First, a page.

Definitions

Christophe

Christophe

[kree-stawf]
Plantin, Christophe, 1514-89, printer. Plantin left his native France for Belgium because of religious persecution. In Antwerp his work, at first as a bookbinder, began in 1549. He began the production and publishing of books in 1555. His establishment continued to work until 1867 and is now preserved as the Plantin-Moretus Museum. Plantin was the leading printer of the second half of the 16th cent., and his books are admired for their accuracy and their typography. His equipment included types designed by Garamond and Granjon. The most famous work from his press is the Polyglot Bible (Bible regia) in eight volumes. In the center of his printer's mark is a pair of compasses.
Christophe, Henri, 1767-1820, Haitian revolutionary leader. A freed black slave, he aided Toussaint L'Ouverture in the liberation of Haiti and was army chief under Dessalines. When the latter declared himself emperor, Christophe took part (1806) in a successful plot against his life and was elected president of the republic. Christophe, a pure-blooded black, then waged a savage and inconclusive struggle with Alexandre Pétion, the champion of mulatto supremacy, who retained control of S Haiti. In 1811, entrenching himself in N Haiti, Christophe declared himself king as Henri I and entered upon an energetic but tyrannical reign. He created an autocracy patterned after the absolute monarchies of Europe. Compulsory labor enriched his fiefdom. Christophe surrounded himself with lavish, and sometimes ludicrous, magnificence; the pomp and splendor of his reign are still shown by the ruins of the citadel of La Ferrière, a formidable fortress on top of a mountain, surrounded by precipitous cliffs, and of the fabulous palace of Sans Souci, at Cap Haïtien, his capital. In 1820, when he was suffering from partial paralysis, revolts broke out. In despair, Christophe committed suicide.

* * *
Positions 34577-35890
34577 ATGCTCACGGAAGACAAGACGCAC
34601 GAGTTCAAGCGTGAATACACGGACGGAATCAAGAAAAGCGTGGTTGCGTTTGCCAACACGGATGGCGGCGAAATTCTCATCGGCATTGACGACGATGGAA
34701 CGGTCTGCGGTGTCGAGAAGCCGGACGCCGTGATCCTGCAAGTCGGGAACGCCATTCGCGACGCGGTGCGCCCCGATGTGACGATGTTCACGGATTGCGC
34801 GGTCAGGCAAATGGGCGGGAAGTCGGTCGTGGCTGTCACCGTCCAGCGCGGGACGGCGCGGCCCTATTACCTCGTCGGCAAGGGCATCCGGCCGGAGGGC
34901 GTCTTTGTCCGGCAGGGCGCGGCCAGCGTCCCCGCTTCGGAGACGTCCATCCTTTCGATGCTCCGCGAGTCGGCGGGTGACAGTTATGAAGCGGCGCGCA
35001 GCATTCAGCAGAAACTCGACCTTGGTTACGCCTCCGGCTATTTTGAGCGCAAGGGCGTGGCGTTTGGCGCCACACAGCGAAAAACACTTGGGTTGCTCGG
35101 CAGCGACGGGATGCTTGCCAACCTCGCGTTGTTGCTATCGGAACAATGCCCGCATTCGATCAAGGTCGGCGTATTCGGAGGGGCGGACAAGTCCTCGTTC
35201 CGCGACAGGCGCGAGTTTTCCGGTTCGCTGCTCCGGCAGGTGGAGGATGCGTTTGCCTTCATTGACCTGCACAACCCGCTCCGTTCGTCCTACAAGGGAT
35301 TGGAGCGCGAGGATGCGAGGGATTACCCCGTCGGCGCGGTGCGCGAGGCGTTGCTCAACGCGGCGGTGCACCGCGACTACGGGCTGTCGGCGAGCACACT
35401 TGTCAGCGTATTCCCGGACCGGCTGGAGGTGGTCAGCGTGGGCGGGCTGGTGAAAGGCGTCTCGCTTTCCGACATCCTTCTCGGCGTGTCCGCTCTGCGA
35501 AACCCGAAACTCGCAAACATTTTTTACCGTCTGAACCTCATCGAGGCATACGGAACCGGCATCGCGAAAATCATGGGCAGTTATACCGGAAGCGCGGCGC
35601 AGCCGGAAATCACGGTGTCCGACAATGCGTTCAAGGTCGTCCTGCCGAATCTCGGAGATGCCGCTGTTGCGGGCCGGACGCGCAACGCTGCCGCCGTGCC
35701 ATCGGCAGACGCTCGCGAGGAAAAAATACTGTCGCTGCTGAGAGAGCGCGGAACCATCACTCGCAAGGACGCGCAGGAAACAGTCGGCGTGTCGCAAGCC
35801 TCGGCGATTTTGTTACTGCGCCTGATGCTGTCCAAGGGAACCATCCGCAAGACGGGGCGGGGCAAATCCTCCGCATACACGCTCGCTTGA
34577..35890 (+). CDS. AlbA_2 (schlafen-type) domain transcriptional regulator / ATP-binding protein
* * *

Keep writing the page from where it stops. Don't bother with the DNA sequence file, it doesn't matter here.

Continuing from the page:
See his correspondence with T. Clarkson, ed. by E. L. Griggs and C. H. Prator (1952, repr. 1968); biography by H. Cole (1967); C. Moran, Black Triumvirate: A Study of L'Ouverture, Dessalines, Christophe (1957).

Saint-Christophe (French for Saint Christopher) in is the name or part of the name of several places:

In France

In Italy

In the Caribbean

  • Saint Kitts island, also known as Saint-Christophe, namely during the French colonial era 1538-1783

In the Indian Ocean

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